LIZA OWEN UNVEILS NEW SINGLE + VIDEO “STARRY EYED”

Pop songstress Liza Owen releases her brand new single and video for “Starry Eyed” via Epic / Black Butter.


Smashed glasses and self-destruction, smeared lipstick and late-night booty calls: welcome to the messy, imperfect, tear-stained, yet darkly glamorous world of bright young thing Liza Owen. 
 
Half Cambodian, half English, Liza Owen spins pop upside down and all around, with defiantly unfiltered lyrics, undeniable melodies and unapologetic grit. Originally breaking into the business writing songs for the likes of Selena Gomez and BTS, this summer she has quietly been putting her very own inimitable stamp on music, first with her fiery debut single “Why Aren’t We Having Sex?” in the summer, and then with her second single “Getting Good”, a grungy, 90s tinged rock beast which explored the lengths we go to lead ourselves down the wrong paths. Hardly the stuff of most lightweight pop confections, one might say. 
 
All of which brings us neatly to her latest single, “Starry Eyed”, a glittery, wildly infectious anthem in waiting in which Owen lists, in unflinching detail, her most self-destructive tendencies before musing on “suicides and strange addictions…shameless is the new religion” over soaring choruses and gloriously sparkly pop hooks. It also comes accompanied by a brilliant black and white video featuring Owen on the back of a motorbike, pushing boundaries while racing towards oblivion. The visual is directed by Dylan Brewer.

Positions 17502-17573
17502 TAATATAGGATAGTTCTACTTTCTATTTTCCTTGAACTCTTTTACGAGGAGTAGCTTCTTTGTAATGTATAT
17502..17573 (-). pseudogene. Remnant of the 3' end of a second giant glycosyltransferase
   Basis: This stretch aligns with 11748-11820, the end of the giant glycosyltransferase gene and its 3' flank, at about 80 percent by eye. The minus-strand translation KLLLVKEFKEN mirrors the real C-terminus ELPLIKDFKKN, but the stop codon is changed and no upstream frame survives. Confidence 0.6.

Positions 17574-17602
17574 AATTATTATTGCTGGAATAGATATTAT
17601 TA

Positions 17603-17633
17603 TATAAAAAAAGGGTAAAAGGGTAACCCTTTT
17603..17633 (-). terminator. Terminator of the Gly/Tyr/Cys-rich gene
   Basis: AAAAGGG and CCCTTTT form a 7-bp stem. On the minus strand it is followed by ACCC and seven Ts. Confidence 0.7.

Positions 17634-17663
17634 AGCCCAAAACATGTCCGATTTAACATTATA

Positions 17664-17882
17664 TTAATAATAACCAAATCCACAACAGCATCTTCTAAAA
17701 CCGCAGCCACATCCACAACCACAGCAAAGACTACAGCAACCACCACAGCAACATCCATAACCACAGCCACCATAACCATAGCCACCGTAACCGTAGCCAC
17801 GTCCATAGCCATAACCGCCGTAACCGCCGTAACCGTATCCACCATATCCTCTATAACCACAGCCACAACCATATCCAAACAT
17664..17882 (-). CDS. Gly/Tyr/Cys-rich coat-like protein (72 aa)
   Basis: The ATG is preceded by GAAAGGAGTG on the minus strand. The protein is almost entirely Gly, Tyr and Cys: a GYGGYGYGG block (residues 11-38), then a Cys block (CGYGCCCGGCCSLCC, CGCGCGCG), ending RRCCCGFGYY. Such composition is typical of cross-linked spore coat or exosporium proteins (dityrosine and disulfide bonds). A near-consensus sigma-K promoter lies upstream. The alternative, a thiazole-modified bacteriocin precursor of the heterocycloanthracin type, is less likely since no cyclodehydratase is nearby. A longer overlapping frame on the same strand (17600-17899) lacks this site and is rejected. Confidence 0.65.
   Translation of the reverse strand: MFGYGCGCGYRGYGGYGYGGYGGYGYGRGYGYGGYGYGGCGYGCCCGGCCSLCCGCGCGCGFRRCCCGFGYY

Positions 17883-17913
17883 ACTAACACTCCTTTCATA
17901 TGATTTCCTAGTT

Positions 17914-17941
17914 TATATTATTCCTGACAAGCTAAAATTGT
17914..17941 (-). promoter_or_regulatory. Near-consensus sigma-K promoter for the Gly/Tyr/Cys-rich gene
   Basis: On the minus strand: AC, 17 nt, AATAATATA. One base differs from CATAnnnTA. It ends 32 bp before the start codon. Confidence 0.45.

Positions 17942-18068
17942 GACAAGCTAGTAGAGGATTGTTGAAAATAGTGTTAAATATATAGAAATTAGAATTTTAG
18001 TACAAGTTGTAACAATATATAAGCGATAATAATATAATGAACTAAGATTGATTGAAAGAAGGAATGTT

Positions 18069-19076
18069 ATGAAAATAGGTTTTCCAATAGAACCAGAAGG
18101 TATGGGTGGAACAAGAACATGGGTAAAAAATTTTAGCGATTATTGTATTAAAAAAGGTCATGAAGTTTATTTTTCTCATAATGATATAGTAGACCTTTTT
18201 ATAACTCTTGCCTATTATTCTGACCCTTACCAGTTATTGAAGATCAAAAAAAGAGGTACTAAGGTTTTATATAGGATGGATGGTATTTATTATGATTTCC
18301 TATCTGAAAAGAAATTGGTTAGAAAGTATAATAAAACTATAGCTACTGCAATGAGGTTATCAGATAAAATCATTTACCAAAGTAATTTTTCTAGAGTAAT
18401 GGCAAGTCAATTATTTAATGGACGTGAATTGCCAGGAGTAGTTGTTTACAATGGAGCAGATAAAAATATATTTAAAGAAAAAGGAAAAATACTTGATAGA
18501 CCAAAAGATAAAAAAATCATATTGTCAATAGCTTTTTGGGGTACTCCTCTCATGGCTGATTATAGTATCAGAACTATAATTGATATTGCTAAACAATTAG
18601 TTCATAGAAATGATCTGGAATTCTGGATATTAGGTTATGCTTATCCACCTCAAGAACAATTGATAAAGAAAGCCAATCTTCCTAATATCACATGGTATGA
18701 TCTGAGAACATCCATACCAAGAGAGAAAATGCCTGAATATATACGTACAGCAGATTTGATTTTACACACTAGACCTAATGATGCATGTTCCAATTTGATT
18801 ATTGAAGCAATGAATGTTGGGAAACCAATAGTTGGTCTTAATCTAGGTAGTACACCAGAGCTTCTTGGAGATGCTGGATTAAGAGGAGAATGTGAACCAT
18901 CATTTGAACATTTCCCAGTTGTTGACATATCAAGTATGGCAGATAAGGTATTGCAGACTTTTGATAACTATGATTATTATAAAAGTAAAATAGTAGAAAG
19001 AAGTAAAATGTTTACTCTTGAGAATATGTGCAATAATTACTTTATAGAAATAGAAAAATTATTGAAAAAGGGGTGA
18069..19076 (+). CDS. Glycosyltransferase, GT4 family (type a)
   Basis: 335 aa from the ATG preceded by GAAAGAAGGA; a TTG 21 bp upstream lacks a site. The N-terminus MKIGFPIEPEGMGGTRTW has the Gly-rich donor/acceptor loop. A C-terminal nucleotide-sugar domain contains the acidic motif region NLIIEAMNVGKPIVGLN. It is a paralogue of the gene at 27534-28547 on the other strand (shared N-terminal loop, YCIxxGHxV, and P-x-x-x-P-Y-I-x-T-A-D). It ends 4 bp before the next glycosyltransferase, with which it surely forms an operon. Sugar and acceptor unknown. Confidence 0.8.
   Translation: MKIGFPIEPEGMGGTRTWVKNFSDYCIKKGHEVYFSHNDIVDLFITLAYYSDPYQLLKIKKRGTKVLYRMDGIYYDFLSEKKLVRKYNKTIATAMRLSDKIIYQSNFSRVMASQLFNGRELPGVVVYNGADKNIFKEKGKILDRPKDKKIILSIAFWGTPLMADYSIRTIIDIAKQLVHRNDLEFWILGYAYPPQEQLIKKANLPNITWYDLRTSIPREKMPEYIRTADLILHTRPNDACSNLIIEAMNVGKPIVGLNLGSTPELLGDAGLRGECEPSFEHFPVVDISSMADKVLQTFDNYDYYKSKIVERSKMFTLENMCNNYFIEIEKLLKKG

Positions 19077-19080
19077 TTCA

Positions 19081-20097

photo credit: Ryan Jay


 “Starry Eyed” was born at around 3am after staying up for 3 days straight at a writing trip with my crew ASL…it is a song about realizing that the dream is not as glamorous as people think it is – and neither is the road to get there. A lot of messed up things have happened to some of our icons but somehow we still want to be like them”.

– LIZA OWEN


 Owen has all the makings of a smart and deliciously subversive new star, one who stubbornly refuses to sand down her rough edges or present anything less than an image that is 100% authentic. In Owen’s own words: “I feel like my music is genuinely me. And all I want for my fans is to let them know that it’s okay to feel everything.”